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Abstract #2821

Sodium MRI at 21.1 T to Assess Stroke Recovery Following Adult Human Mesenchymal Cell Transplantation

Shannon Helsper1,2, F. Andrew Bagdasarian1,2, Xuegang Yuan2, Jens T. Rosenberg1, Jea-Young Lee3, Kaya Xu3, Teng Ma2, Cesar V. Borlongan3, and Samuel Colles Grant1,2

1National High Magnetic Field Laboratory, Florida State University, Tallahassee, FL, United States, 2Chemical & Biomedical Engineering, FAMU-FSU College of Engineering, Tallahassee, FL, United States, 3Center of Excellence for Aging & Brain Repair, University of South Florida, Tampa, FL, United States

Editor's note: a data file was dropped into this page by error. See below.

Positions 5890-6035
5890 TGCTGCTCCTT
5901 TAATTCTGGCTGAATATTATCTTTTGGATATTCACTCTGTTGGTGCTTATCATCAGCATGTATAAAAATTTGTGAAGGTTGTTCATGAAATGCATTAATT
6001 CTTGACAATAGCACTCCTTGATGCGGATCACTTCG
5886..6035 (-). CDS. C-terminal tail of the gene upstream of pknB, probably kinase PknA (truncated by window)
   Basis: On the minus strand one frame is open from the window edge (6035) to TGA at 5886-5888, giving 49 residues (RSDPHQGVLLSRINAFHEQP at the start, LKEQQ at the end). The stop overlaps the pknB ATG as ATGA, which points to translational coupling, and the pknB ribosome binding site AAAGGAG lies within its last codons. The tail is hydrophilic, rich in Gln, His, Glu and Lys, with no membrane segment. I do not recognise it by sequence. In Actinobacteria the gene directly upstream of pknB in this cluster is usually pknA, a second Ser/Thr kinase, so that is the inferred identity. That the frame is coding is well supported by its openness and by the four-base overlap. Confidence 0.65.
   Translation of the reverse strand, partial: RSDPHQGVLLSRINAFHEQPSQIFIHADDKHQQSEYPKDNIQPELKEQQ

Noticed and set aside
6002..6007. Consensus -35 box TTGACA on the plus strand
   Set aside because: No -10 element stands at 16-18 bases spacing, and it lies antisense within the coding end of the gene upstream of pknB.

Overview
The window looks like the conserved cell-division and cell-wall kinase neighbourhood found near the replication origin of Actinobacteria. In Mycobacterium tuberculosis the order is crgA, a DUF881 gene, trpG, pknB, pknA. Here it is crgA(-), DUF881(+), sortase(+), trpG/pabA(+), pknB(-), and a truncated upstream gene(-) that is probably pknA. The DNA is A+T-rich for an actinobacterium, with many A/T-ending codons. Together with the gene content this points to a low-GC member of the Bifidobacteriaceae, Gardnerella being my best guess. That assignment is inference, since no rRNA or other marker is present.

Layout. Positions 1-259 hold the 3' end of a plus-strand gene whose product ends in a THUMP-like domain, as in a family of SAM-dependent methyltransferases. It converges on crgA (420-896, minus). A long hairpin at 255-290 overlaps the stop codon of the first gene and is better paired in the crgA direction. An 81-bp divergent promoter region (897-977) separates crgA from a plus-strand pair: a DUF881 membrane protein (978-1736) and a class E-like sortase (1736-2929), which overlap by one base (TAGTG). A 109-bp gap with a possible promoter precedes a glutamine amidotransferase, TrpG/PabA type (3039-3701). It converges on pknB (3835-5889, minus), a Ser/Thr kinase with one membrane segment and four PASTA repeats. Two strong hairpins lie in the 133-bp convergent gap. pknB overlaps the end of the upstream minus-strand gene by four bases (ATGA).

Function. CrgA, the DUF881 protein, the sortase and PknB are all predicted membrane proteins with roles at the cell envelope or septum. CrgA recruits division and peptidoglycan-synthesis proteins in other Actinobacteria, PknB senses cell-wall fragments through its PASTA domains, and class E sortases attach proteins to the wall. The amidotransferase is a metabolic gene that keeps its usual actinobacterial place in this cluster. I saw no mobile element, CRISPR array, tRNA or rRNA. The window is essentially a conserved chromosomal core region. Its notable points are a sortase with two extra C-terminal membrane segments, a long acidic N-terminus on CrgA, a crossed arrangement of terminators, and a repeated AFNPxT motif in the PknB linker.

This study evaluates recovery following transplantation of human mesenchymal stem cell (hMSC) aggregates labeled with micron-sized particles of iron oxide (MPIO) in a rodent model of ischemic stroke at 21.1 T. Unlike previous studies using single cells, intact aggregates were implanted directly into the contralateral ventricle. Longitudinal MRI post-implantation was used to investigate T2-weighted lesion volume and sodium (23Na) distribution as well as hMSC aggregate localization and cell migration following middle cerebral artery occlusion. MR results correlate with behavioral assessments and histology of tissue recovery. In particular, sodium decreases indicate recovery of tissue homeostasis following hMSC aggregate implantation.

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